1. Andrew Mellor says:

    Thanks David, Noah is a great example of sticking his neck out in faith, and needing to wait for God’s vindication and deliverance. But God always vindicated and delivered.

  2. Andrew Martin says:

    Thanks David.
    You are so right about Gods sense of “urgency”.
    Thank you for this reminder. God’s timing is always best, even if I disagree with it, He won’t get it wrong.

  3. B says:

    Great words David. Thank you. I can imagine the pressure Noah felt from his family on day 6 before the rains came and nothing was happening. Yet Noah stayed firm trusting Gods timing. Lord teach us to be like that.

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Monday 28 September, 2015

Genesis 7:11-24

11 Noah was 600 years old. It was the 17th day of the second month of the year. On that day all of the springs at the bottom of the oceans burst open. God opened the windows of the sky. 12 Rain fell on the earth for 40 days and 40 nights. 13 On that same day Noah entered the ark together with his sons Shem, Ham and Japheth. Noah’s wife and the wives of his three sons also entered it. 14 They had every kind of wild animal with them. They had every kind of livestock, creature that moves along the ground, and bird that flies. 15 Pairs of all living creatures that breathe came to Noah and entered the ark. 16 The animals going in were male and female of every living thing. Everything happened just as God had commanded Noah. Then the Lord shut him in. 17 For 40 days the flood kept coming on the earth. As the waters rose higher, they lifted the ark high above the earth. 18 The waters rose higher and higher on the earth. And the ark floated on the water. 19 The waters rose on the earth until all the high mountains under the entire sky were covered. 20 The waters continued to rise until they covered the mountains by more than 20 feet. 21 Every living thing that moved on land died. The birds, the livestock and the wild animals died. All of the creatures that fill the earth also died. And so did every human being. 22 Every breathing thing on dry land died. 23 Every living thing on earth was wiped out. People and animals were destroyed. The creatures that move along the ground and the birds in the sky were wiped out. Everything on earth was destroyed. Only Noah and those with him in the ark were left. 24 The waters flooded the earth for 150 days.

In this passage is a picture of both God’s justice, His abhorrence of evil and love of that which is good, and God’s mercy, providing an escape from judgment for those who acknowledge Him as Lord and worship Him. The world was a mess, many had no fear of God and did as they pleased, ignoring righteousness and embracing sin. God the Father watched as people rejected Him and treated what He had made – earth, creatures and other people – with total indifference, using and abusing for their own gain. God the just judge needed to put things to rights, for no one else could, but God’s mercy meant that He saw Noah and his righteousness, and provided an escape route for Noah such that he would survive this judgment. God provided the ark, God closed the door of the ark, and God saved Noah, his family and a host of creatures. In this dramatic story of God saving Noah the stage is set for the coming of Jesus.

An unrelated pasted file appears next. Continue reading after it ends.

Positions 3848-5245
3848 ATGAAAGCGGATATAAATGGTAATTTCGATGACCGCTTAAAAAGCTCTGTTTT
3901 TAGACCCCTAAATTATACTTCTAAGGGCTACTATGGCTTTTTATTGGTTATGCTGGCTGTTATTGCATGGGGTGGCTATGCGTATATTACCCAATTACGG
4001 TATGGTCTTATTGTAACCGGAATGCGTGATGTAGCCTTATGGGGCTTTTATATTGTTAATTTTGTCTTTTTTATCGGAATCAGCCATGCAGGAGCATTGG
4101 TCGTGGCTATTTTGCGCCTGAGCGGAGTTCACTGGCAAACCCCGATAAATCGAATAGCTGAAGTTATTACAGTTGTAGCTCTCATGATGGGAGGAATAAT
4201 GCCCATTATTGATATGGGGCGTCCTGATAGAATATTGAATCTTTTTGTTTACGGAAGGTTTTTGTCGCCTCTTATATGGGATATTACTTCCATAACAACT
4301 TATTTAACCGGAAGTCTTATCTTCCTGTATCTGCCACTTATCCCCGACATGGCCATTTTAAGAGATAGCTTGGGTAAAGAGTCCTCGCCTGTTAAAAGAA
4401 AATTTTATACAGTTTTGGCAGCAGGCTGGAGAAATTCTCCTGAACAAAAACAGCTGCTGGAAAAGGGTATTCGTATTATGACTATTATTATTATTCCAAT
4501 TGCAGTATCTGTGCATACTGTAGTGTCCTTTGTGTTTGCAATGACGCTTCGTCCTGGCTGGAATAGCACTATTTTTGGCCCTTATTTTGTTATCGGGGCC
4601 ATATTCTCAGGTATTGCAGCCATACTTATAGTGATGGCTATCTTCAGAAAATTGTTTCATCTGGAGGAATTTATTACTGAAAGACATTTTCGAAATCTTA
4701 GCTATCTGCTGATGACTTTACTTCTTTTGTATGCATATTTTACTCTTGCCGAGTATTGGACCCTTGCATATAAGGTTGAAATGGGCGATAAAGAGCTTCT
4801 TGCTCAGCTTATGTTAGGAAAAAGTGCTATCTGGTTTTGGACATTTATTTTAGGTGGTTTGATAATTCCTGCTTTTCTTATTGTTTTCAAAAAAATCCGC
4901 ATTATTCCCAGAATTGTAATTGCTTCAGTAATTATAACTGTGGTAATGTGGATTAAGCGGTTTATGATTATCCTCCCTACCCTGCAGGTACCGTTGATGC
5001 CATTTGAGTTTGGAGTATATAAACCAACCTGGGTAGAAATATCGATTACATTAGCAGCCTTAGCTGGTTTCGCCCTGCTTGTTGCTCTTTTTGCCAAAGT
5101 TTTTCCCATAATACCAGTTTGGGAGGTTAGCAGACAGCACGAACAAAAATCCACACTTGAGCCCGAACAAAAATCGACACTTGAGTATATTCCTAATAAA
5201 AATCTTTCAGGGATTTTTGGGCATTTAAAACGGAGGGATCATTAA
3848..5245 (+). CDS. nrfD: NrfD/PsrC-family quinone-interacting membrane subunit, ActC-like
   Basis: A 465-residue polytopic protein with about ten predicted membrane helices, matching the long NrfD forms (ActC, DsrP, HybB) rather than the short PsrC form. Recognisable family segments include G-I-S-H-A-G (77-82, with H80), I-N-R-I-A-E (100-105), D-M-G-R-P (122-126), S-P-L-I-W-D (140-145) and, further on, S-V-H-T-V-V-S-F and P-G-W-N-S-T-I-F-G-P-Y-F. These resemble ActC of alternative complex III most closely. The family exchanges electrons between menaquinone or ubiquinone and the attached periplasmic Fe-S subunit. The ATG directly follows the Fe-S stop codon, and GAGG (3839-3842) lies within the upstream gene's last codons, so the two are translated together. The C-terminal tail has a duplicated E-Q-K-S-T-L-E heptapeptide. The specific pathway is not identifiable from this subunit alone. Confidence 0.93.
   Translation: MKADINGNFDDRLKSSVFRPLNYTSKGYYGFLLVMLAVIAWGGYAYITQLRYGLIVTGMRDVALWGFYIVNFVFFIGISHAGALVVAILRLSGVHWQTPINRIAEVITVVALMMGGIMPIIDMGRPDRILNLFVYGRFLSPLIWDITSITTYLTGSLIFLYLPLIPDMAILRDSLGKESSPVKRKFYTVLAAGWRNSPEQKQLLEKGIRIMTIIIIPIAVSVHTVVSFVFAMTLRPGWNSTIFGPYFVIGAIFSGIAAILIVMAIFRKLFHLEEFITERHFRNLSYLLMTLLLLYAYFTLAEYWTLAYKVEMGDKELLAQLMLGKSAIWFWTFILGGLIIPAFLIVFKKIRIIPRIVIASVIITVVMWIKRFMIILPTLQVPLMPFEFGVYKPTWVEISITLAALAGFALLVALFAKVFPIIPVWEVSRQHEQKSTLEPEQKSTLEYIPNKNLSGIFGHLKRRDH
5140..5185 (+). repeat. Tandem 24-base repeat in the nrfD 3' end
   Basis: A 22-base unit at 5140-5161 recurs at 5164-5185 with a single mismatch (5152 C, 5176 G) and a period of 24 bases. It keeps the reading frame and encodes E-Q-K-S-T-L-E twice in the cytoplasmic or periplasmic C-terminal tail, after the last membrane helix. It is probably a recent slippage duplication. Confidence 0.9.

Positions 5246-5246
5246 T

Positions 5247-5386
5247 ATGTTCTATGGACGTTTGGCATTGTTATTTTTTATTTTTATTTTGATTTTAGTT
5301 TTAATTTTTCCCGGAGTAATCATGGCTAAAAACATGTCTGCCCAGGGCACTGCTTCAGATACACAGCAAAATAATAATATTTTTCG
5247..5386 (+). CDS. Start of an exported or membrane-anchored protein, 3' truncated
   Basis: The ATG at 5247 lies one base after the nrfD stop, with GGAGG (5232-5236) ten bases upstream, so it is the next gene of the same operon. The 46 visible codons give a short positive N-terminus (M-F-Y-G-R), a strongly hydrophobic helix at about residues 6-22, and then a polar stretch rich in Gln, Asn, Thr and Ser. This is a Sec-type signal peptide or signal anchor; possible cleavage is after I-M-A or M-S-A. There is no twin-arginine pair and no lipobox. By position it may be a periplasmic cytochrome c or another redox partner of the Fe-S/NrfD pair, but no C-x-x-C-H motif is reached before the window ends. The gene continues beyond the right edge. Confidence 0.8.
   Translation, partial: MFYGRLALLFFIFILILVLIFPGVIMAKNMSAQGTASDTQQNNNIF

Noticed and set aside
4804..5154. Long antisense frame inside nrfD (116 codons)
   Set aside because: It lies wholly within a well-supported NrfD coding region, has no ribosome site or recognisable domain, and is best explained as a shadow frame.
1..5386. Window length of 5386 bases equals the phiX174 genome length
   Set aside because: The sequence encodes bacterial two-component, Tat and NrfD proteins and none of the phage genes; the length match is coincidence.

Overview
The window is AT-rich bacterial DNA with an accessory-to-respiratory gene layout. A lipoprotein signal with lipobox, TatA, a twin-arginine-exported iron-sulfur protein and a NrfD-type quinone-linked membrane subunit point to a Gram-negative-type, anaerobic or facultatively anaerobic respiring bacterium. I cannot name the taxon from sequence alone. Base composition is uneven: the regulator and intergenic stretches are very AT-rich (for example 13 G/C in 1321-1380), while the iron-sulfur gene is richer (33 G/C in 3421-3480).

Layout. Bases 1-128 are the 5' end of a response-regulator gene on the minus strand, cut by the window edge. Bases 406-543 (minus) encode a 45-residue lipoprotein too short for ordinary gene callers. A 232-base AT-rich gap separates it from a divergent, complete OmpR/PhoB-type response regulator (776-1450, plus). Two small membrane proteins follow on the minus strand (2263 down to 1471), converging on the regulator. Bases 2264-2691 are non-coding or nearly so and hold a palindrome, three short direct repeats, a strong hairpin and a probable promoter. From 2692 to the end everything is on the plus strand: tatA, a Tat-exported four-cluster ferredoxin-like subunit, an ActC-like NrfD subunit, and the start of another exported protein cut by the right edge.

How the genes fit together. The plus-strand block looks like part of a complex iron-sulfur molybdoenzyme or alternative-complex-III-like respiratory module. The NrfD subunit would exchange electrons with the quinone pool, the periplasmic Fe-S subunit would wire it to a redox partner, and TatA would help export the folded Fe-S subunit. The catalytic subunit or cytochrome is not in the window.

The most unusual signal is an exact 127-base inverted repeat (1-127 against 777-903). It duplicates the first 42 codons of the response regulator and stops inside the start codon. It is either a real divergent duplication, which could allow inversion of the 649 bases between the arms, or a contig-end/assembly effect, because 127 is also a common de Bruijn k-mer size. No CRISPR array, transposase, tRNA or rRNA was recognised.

Hundreds of years later the world is once again full of people rejecting God and His ways with destructive consequences. This time God pours out His judgment not on those that reject Him, but He pours out the entirety of His holy anger on Jesus, putting things to rights whilst at the same time providing an escape for all those who will put their faith in Jesus and acknowledge their need for a Saviour. How amazing that God is true to Himself, both His justice and His mercy, and is able to straddle both of those aspects of His nature, ensuring that in this universe we can trust that in the end justice shall prevail, and yet because of Jesus we don’t need to fear it because we have already been judged innocent.

Wow! God I am so thankful that you assure me that justice shall prevail and that every wrong I observe in the world and that I suffer will be dealt with fairly. I am so thankful that when you deal with me you do not sentence me to death as my wrongs deserve, but you grant me eternal life through Jesus. What a mind blowing reality, God help me to grasp that truth and to live each day in the freedom and hope of that truth. Amen!

Written by Beth Waugh

1 (reply)
  1. Andrew Mellor says:

    Wow, I’ve never made the comparison between the wrath poured out in rain and the wrath poured out on Jesus, it’s such a powerful image of what Jesus willingly submitted and did, for the Father to reconcile us all to himself. What a wonderful sacrifice!

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Sunday 27 September, 2015

Genesis 7:1-10

7 Then the Lord said to Noah, “Go into the ark with your whole family. I know that you are a godly man among the people of today. 2 Take seven pairs of every kind of ‘clean’ animal with you. Take a male and a female of each kind. Take one pair of every kind of animal that is not ‘clean.’ Take a male and a female of each kind. 3 Also take seven pairs of every kind of bird. Take a male and a female of each kind. Then every kind will be kept alive. They can spread out again over the whole earth. 4 Seven days from now I will send rain on the earth. It will rain for 40 days and 40 nights. I will destroy from the face of the earth every living creature I have made.” 5 Noah did everything the Lord commanded him to do. 6 Noah was 600 years old when the flood came on the earth. 7 He and his sons entered the ark. His wife and his sons’ wives went with them. They entered the ark to escape the waters of the flood. 8 Male and female pairs of “clean” animals and pairs of animals that were not “clean” came to Noah. So did male and female pairs of birds and of all the creatures that move along the ground. 9 All of them came to Noah and entered the ark. Everything happened just as God had commanded Noah. 10 After seven days the flood came on the earth.